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Army Special Forces Secretly Help Saudis Combat Threat From Yemen Rebels

In April 2015, after a month of strikes, the Saudi-led coalition said it had accomplished its goals of destroying the missiles and the equipment used to launch them. But that June, Houthi rebels launched their first salvo of ballistic missiles, aimed at Khamis Mushayt, a Saudi city roughly 60 miles from the Yemen border.

Since then, Houthis have launched dozens of missiles, including shorter-range modified antiaircraft missiles and imported Iranian munitions. The White House and State Department have seized on the attacks to condemn not only the rebels but their Iranian supporters, underscoring the administration’s increasing hard line against Tehran.

“Iran destabilizes this entire region,” Secretary of State Mike Pompeo said during a visit to Riyadh on Sunday. “It supports proxy militias and terrorist groups. It is an arms dealer to the Houthi rebels in Yemen.”

Since 2015, Mr. Karem said, Houthi rebels have launched more than 100 ballistic missiles and many more rockets against major population centers, international airports, military installations and oil infrastructure — all within Saudi Arabia.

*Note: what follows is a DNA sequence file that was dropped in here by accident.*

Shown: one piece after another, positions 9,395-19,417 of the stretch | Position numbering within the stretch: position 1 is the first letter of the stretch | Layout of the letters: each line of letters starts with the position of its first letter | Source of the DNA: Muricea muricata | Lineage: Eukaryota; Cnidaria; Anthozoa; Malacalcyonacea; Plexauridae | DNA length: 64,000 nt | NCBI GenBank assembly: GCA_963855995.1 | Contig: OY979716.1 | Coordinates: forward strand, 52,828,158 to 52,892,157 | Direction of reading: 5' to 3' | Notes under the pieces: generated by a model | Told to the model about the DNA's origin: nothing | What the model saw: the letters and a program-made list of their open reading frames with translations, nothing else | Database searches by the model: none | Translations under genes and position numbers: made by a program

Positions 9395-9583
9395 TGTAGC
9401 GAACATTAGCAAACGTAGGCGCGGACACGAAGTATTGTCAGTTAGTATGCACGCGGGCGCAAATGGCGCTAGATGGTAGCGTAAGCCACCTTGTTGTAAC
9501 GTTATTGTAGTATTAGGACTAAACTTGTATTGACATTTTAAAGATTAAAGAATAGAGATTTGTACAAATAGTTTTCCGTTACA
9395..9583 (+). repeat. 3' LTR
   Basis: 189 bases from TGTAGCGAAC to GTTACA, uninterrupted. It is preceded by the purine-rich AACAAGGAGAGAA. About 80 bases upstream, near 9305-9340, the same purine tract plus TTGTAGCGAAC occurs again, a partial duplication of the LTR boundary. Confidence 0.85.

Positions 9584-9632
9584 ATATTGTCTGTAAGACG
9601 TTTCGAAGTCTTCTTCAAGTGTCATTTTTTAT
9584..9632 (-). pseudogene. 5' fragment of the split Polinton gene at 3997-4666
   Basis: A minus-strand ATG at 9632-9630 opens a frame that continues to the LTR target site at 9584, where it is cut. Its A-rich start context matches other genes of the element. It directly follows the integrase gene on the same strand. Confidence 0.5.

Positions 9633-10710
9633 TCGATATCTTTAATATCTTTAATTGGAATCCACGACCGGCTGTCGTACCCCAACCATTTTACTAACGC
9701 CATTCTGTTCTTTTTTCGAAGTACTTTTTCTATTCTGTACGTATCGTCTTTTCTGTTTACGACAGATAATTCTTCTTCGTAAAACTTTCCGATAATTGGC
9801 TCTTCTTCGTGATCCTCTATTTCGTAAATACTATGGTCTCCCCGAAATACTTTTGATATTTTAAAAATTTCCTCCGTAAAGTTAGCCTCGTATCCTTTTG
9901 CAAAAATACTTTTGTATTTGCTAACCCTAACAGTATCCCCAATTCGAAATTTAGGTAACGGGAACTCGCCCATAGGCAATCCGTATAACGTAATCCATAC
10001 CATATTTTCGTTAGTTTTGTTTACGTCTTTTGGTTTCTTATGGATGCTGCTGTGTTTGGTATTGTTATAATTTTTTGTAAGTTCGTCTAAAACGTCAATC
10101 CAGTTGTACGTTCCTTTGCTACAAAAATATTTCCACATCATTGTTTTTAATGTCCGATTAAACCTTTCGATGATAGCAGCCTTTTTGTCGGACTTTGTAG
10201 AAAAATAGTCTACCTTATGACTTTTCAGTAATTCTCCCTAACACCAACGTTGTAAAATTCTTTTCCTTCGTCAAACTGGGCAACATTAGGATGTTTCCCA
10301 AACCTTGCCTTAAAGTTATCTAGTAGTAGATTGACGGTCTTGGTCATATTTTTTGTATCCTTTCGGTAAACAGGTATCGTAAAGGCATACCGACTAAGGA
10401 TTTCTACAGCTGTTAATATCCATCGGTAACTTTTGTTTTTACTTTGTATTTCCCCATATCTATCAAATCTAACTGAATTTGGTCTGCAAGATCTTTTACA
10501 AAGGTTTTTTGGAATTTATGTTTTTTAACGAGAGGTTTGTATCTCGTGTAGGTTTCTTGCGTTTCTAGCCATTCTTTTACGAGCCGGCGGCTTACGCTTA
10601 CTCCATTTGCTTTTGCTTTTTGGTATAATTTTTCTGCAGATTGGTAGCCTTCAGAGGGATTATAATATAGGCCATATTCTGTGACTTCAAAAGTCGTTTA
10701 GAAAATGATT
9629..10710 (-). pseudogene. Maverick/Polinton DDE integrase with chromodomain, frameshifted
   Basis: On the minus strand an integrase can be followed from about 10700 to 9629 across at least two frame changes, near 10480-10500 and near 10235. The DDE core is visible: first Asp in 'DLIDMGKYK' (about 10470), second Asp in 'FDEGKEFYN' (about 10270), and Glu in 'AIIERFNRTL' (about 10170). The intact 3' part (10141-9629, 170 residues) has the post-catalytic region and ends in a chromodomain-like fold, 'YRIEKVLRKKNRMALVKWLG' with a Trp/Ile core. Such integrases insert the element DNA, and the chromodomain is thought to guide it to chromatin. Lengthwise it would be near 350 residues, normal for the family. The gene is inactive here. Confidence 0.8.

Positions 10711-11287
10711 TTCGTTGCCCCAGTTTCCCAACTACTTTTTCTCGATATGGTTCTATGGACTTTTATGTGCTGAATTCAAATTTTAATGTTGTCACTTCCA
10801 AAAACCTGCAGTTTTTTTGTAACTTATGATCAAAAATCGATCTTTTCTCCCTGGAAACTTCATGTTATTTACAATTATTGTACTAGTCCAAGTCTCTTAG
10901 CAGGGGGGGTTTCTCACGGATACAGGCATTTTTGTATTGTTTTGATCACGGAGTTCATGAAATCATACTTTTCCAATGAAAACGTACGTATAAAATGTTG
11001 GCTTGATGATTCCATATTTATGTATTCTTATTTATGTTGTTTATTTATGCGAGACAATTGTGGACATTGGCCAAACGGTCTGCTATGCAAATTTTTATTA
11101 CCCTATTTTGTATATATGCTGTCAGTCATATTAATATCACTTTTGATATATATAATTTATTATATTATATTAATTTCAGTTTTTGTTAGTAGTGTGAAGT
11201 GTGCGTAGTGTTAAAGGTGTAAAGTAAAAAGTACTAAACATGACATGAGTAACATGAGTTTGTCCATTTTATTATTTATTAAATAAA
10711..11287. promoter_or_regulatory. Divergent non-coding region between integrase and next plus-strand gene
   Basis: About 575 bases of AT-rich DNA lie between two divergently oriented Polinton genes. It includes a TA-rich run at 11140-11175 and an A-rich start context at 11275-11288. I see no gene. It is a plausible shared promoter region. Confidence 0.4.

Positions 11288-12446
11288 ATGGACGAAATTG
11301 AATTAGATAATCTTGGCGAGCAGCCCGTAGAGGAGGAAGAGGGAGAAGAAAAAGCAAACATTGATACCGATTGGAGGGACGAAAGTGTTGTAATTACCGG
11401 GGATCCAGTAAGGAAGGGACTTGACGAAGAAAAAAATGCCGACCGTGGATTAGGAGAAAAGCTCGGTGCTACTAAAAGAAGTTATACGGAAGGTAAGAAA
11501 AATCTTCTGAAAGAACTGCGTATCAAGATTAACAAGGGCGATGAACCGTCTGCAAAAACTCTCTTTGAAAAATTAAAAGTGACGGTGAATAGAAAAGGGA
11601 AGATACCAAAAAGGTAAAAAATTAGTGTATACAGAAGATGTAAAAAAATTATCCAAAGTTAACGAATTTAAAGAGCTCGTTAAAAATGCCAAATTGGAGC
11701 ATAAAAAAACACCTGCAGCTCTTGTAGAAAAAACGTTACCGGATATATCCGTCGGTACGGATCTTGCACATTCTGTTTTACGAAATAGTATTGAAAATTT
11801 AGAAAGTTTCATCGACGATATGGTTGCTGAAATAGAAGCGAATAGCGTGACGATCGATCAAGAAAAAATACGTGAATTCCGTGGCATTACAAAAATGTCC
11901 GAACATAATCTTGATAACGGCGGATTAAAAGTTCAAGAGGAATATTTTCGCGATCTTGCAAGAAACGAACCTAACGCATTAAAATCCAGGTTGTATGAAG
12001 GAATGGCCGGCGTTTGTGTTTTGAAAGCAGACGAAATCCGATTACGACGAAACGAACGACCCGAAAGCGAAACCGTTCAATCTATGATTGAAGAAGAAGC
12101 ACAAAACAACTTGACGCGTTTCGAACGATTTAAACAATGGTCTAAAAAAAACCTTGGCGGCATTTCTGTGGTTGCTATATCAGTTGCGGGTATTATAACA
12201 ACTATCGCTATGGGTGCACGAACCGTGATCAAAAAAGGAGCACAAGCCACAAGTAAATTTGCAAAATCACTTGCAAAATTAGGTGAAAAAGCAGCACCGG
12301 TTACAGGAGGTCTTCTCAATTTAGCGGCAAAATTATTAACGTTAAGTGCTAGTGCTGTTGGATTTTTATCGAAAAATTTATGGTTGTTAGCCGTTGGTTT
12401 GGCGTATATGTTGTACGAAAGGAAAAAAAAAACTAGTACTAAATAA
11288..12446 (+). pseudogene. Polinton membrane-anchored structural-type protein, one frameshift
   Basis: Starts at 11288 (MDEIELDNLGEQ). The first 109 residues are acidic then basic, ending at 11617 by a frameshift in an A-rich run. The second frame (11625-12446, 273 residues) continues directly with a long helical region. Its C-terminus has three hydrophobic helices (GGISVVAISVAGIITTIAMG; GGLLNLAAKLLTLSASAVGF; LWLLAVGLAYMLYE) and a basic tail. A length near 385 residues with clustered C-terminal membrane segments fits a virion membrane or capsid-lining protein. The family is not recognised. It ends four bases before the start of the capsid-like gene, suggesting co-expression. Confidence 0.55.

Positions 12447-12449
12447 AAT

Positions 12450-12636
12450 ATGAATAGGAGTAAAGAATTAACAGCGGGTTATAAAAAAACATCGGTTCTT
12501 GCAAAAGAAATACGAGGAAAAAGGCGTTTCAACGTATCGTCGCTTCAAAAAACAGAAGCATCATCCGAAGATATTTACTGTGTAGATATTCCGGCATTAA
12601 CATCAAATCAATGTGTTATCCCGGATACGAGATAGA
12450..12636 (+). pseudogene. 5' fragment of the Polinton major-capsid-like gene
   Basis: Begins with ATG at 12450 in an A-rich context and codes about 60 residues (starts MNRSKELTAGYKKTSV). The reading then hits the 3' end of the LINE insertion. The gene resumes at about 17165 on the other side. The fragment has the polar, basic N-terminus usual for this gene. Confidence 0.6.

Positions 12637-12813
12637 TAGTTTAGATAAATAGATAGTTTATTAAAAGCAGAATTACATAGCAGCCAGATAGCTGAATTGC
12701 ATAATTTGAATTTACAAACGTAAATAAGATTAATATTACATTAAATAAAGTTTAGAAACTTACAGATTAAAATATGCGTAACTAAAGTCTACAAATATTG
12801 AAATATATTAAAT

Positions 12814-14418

In the first four months of this year, the Houthis launched more than 30 missiles — roughly on par with the number fired in all of 2017, according to data compiled by the Center for Strategic and International Studies.

Saudi forces trying to counter weapons from Yemen’s west coast — like the Houthi-held port in Al Hudaydah, where officials in Riyadh believe components of the missiles are shipped — have only two viable options, said Michael Knights, a fellow at the Washington Institute for Near East Policy.

The first is to find the missiles where they are stored, which requires an extensive amount of intelligence, Mr. Knights said. The second is far harder: to attack the launch sites, he said.

Source: NYT > World

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